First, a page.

Cognitive testing is a necessary component of a sideline or physician office sports concussion evaluation, as symptom-based testing may under-report concussion. Taken in isolation, the cognitive performance of a wheelchair athlete may be indistinguishable from an ambulatory athlete, but most cognitive tests have measurement limitations that complicate cognitive test administration. Tests that measure elements like reaction time or require a written or keyboard component are affected by reduced upper extremity dexterity or polytrauma/syndromes including brain injury with increased prevalence in the wheelchair using population. Therefore, normative assessment scores may be inaccurate for certain wheelchair athletes, which increases the importance of obtaining baseline scores. The Sport Concussion Assessment Tool has the best evidence of any sideline concussion evaluation, though other cognitive tests have similar diagnostic characteristics. Computerized neuropsychological tests such as the ImPACT are designed to measure evolution of concussion over time, but they require upper extremity manual dexterity and administration by a health professional. Traditional neuropsychological testing administered by a neuropsychologist remains the gold standard to account for the effects of concussion on cognition and account for disabilities that result in wheelchair use for participation in sport.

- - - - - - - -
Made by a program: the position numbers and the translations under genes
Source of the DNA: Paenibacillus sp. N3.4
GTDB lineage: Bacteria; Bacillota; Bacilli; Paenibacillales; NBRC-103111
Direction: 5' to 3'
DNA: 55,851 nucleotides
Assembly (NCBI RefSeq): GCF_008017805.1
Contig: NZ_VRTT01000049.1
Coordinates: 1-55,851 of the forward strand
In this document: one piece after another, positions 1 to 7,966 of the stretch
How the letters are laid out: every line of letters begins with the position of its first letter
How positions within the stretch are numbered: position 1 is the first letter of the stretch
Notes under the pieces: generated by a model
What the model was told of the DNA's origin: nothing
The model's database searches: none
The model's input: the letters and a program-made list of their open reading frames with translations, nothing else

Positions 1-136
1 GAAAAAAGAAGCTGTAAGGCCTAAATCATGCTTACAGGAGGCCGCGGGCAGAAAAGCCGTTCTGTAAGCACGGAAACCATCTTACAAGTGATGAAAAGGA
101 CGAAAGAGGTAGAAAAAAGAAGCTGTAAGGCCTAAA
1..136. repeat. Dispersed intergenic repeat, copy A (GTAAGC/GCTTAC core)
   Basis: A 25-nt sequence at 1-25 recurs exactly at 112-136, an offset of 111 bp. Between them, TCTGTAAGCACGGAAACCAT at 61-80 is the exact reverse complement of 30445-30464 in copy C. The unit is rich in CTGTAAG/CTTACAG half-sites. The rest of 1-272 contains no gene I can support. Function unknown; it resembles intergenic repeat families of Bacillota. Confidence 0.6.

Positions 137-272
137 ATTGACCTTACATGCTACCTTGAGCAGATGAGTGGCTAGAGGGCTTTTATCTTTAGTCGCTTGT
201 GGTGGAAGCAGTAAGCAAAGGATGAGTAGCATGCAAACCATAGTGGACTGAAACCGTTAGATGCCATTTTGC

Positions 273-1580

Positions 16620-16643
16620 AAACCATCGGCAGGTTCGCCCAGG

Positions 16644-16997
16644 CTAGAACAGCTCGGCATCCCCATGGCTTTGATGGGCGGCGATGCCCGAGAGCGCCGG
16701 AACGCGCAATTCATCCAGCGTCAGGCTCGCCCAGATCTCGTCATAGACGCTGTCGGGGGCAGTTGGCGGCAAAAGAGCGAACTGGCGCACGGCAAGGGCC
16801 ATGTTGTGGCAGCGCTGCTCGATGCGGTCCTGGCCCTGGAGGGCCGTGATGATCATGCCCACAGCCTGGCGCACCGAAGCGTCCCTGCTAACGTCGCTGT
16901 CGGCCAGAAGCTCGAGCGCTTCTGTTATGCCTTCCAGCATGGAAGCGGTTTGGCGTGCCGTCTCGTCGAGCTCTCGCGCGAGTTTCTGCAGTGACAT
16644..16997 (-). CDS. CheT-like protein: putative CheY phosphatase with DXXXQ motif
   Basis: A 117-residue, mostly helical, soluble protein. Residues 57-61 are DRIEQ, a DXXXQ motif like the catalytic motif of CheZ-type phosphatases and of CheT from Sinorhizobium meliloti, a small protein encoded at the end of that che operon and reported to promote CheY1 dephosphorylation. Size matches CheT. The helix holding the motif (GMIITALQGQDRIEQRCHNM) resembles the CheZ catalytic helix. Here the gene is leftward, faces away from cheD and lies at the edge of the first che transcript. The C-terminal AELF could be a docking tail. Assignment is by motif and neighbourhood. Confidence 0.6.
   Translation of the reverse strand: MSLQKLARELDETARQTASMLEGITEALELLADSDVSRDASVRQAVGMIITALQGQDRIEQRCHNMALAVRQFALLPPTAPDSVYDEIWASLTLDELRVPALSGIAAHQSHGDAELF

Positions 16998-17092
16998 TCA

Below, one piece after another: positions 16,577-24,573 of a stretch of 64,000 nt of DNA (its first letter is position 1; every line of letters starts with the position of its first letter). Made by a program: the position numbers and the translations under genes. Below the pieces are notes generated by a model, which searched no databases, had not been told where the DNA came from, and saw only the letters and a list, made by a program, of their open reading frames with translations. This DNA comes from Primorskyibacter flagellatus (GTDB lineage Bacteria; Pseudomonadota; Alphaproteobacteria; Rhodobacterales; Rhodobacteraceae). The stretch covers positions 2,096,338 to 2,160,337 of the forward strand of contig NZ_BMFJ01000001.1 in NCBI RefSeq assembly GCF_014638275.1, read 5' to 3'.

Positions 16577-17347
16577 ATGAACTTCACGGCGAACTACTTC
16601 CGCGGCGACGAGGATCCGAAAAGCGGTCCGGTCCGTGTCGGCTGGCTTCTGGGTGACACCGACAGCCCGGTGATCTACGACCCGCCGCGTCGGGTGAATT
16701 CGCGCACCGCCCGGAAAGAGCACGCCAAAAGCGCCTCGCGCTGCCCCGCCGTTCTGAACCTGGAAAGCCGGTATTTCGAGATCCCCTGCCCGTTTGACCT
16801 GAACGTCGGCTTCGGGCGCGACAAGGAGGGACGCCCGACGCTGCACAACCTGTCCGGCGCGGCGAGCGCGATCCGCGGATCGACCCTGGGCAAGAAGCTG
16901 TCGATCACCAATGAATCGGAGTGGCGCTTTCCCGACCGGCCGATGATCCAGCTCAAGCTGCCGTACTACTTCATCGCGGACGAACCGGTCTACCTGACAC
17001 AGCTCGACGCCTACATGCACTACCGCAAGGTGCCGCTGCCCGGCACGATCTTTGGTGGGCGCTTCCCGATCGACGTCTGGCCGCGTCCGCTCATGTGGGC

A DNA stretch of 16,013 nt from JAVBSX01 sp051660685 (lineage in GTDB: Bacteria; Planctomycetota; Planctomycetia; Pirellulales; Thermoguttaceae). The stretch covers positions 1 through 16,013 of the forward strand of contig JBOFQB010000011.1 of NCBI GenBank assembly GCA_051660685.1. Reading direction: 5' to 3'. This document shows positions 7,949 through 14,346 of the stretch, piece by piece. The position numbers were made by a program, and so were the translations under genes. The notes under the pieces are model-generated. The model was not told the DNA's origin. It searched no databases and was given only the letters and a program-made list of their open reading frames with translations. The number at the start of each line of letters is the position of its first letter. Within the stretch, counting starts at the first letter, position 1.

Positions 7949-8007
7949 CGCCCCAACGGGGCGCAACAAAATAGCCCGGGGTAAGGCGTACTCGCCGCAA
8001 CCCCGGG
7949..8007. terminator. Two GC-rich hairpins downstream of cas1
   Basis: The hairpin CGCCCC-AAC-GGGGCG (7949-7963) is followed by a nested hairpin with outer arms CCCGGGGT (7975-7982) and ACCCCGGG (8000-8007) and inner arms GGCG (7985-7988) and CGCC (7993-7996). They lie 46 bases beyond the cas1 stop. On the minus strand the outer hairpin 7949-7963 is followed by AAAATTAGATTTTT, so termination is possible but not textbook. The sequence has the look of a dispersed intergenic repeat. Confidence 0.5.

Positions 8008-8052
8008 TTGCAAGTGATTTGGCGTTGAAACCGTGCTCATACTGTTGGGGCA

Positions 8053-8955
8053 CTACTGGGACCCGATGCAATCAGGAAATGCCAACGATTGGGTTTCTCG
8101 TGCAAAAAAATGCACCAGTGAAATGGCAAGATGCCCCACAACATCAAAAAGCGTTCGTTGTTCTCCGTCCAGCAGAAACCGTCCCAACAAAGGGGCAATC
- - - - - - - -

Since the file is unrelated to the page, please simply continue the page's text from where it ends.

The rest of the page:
|Original language||English (US)|
|Title of host publication||Concussion Management for Wheelchair Athletes|
|Subtitle of host publication||Evaluation and Examination|
|Publisher||Springer International Publishing|
|Number of pages||32|
|State||Published - Jan 1 2021|
Bibliographical notePublisher Copyright:
© The Editor(s) (if applicable) and The Author(s), under exclusive license to Springer Nature Switzerland AG 2021.
- Cognitive testing
- Neuropsychological testing
- Sideline diagnosis
- Wheelchair sports